INDIANAPOLIS -- Take that, Brady. You too, Peyton.
Eli Manning is the big man in the NFL after one-upping Tom Brady and leading the New York Giants to a 21-17 victory over the New England Patriots in Sunday’s Super Bowl -- in older brother Peyton’s house, at that.
Just as Manning did four years ago when the Giants ruined New England’s perfect season, he guided them 88 yards to the decisive touchdown, which the Patriots didn’t contest as Ahmad Bradshaw ran 6 yards with 57 seconds left.
Patriots coach Bill Belichick reasoned the Giants would run the clock down and kick a short field goal, so he gambled by allowing the six points.
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The gamble failed.
And now Manning not only has stamped himself as the elite quarterback he claimed to be when the season began -- in the same class as Brady -- he’s beaten the Patriots in two thrilling Super Bowls. The Giants (13-7), who stood 7-7 in mid-December, now own the football world, and Manning owns two Super Bowl MVP awards, the same number as Brady.
“It’s been a wild game, a wild season,” Manning said. “This isn’t about one person. It’s about one team, a team coming together.”
Manning led six comeback victories during the season and set an NFL record with 15 fourth-quarter touchdown passes. He showed that brilliance in the clutch on the winning drive. He completed five passes, including a sensational 38-yard sideline catch by Mario Manningham to open the drive.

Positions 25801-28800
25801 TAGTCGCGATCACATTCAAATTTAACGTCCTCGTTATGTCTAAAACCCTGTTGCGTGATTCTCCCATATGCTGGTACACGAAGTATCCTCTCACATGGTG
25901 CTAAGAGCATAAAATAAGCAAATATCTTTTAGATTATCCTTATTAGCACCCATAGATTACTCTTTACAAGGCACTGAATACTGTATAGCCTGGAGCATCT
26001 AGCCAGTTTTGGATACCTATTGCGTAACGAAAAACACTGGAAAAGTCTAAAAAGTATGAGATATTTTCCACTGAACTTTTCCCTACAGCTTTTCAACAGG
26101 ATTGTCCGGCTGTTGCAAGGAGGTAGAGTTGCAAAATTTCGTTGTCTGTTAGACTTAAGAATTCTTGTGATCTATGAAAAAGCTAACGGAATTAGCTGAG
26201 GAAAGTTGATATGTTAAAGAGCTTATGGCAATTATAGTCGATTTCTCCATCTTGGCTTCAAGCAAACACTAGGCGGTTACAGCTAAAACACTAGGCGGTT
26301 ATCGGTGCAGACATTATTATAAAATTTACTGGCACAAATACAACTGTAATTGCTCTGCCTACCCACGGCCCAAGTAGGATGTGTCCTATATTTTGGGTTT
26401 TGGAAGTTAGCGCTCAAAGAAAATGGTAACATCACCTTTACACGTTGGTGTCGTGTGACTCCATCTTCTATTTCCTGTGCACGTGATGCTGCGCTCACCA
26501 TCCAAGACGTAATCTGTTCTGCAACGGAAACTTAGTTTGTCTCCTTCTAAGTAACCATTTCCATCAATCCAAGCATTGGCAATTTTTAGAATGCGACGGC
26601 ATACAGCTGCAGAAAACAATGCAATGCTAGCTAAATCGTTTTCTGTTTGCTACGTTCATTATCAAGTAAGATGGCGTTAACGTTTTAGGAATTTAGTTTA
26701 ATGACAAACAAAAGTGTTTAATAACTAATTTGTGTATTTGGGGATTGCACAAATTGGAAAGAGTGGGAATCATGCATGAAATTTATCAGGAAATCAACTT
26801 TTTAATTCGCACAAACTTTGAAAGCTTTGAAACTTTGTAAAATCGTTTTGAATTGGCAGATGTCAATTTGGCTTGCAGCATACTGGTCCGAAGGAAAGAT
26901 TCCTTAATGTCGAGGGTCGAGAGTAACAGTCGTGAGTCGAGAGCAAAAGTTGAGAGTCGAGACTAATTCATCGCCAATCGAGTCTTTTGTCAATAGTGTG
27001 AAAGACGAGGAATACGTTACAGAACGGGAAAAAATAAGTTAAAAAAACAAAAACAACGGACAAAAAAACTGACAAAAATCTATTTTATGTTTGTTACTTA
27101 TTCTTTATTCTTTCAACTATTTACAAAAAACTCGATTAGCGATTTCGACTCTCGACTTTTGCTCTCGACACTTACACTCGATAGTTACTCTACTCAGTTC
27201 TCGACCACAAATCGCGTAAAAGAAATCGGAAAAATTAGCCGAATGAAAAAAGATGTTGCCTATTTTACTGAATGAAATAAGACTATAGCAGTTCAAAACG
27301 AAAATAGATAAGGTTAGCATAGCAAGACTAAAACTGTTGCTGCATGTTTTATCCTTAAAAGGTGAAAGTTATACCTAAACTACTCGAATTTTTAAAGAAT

On second down at the Patriots 6 and with only one timeout remaining, Belichick had his defense stand up as Bradshaw took the handoff. Bradshaw thought about stopping short of the end zone, then tumbled in untouched.
“I was yelling to him, ‘Don’t score, don’t score,”’ Manning said.
“He tried to stop, but he fell into the end zone.”
Brady couldn’t answer in the final 57 seconds, although his desperation pass into the end zone on the final play fell just beyond the grasp of All-Pro tight end Rob Gronkowski. New England (15-4), winner of 10 straight since a loss to the Giants in November, was done.
Brady headed off with his head bowed, holding his helmet, while around him was the wild celebration by the Giants, NFL champions for the eighth -- and perhaps most unlikely -- time.
“Great toughness, great faith, and great plays by a number of guys today,” Manning said, deflecting some of the attention. Still, he one-upped Brady. And Peyton.
“It just feels good to win a Super Bowl, it doesn’t matter where you are,” Manning said.
It was the fifth trip to a Super Bowl for Brady and Belichick, tying the record. And it looked like a successful one when they stormed back from a 9-0 deficit and led 17-9 in the third quarter. But the Giants, who reached New England territory on every possession except a kneeldown at the end of the first half, got field goals of 38 and 33 yards from Lawrence Tynes.
And it looked like Tynes, who kicked them into the Super Bowl four years ago at Green Bay and again this year at San Francisco, both in overtime, would get called on again.
Then Belichick, known to try just about anything in a game, took a risk that didn’t pay off.
The Giants are the first Super Bowl winner that was outscored during the regular season. They were 6-2 after that 24-20 victory at New England, then lost four straight and five of six.
Coach Tom Coughlin insisted “the prize” was still within reach. Now the Giants are holding tight to that Vince Lombardi Trophy.
“What I was concerned with was these guys making their own history,” Coughlin said. “This is such a wonderful thing, these guys carving their own history.”